Green roofs are becoming increasingly popular not just for aesthetic reasons, but also for the environmental benefits they offer. They help insulate buildings, help manage rainwater and reduce urban heat islands. And, as a bonus, they provide small ecosystems for insects and birds. But most soils used for green roofs are sterile, and their quality steadily declines over time. That means you need to constantly supplement them with fertilizers or new soil, which is not exactly sustainable.
Now, a team of researchers has a different idea: just add fungus.
Green roofs, also known as living roofs, are exactly what they sound like: roofs of buildings covered with vegetation. They’re like the hidden groves of the urban environment, offering a patch of nature where you’d least expect it. The concept isn’t new — people have been using sod roofs for centuries in parts northern Europe. However, the modern twist on green roofs is all about integrating them into the urban fabric for environmental, economic, and social benefits.
In cities, where concrete jungles dominate, green roofs offer a sanctuary for birds, bees, and butterflies. By creating these small ecosystems, we’re giving a nod to biodiversity, which is crucial for a healthy planet. Plus, who doesn’t love the idea of a building that buzzes with life?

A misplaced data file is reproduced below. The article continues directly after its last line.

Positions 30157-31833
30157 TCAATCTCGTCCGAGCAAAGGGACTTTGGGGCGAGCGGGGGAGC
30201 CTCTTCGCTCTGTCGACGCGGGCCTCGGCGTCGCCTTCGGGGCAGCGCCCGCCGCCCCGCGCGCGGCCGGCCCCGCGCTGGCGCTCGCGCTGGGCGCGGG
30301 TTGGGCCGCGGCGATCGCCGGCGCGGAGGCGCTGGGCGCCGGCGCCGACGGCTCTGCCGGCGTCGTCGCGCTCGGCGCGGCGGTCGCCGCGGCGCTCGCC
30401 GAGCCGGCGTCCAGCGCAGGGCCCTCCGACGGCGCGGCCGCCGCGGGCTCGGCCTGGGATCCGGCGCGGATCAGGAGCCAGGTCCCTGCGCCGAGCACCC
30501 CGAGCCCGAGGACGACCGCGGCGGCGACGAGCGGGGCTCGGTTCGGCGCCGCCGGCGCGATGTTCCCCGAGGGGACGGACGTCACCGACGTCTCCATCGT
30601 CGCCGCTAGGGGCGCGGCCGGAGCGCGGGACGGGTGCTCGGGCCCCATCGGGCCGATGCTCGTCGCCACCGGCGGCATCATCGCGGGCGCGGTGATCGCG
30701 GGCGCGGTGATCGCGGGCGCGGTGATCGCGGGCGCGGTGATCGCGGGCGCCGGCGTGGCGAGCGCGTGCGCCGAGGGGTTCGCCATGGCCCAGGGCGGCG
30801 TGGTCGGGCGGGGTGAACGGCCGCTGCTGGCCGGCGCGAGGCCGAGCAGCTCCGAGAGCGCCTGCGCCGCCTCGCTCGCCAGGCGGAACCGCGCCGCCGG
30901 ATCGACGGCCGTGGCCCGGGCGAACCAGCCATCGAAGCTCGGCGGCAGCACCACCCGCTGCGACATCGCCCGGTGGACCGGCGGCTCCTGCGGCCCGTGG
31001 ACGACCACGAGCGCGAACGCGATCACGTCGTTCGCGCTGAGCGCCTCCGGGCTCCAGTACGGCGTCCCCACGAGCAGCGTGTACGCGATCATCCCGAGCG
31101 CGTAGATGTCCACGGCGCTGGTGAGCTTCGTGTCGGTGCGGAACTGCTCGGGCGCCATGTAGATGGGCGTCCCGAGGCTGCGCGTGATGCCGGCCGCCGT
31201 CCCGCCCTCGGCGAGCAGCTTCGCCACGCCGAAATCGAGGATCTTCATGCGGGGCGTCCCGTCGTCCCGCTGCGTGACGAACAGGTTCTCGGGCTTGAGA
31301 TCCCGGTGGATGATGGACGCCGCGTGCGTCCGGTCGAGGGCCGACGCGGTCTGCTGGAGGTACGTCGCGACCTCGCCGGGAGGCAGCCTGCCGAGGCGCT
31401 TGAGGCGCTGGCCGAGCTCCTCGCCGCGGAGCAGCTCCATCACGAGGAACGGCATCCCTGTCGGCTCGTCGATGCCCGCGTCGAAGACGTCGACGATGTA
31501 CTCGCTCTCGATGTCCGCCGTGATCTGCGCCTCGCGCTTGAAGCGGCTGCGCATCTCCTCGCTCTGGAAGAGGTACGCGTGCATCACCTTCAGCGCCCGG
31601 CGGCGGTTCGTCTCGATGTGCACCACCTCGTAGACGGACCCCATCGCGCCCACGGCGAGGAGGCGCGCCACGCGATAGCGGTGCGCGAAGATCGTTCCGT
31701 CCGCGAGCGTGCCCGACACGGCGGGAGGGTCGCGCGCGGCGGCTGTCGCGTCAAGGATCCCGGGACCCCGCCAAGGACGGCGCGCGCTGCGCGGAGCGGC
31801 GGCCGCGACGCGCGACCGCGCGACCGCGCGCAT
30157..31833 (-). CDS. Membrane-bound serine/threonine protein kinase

In theory, green roofs need very little management; it’s a living, self-sustained ecosystem. But in practice, this only works if the ecosystem is healthy — down to the very last microbes.
In practice, the micro- part of the ecosystem is often neglected. This translates to sterile soils with quality that steadily degrades over time.
“Green roofs have a shelf life and they’re not always the self-sustaining ecosystems that we think they are,” says senior author Bala Chaudhary, an associate professor of environmental studies at Dartmouth. They can be beneficial to urban areas but tend to lose their efficacy over time.
A Dartmouth-led research team set out to test a method that could be applied to support climate resilience in cities. The team created an experimental green roof in Chicago, testing how the addition of native microorganisms would change the soil microbial community over time. They were particularly interested in tracking the presence of beneficial mycorrhizal fungi.
Mycorrhizal fungi are a group of fungi that form symbiotic relationships with the roots of most plant species, creating a mutually beneficial partnership. This underground network, sometimes referred to as the “Wood Wide Web,” allows plants to absorb water and nutrients more efficiently, thanks to the extensive reach of the fungi’s hyphae. In exchange, plants provide the fungi with carbohydrates produced through photosynthesis.
These connections not only enhance plant growth and health but also play a critical role in soil structure and fertility. Mycorrhizae are crucial for ecosystem balance, aiding in plant communication, nutrient cycling, and even in the resistance against certain pathogens. This intricate relationship is what researchers were trying to achieve in the green roofs.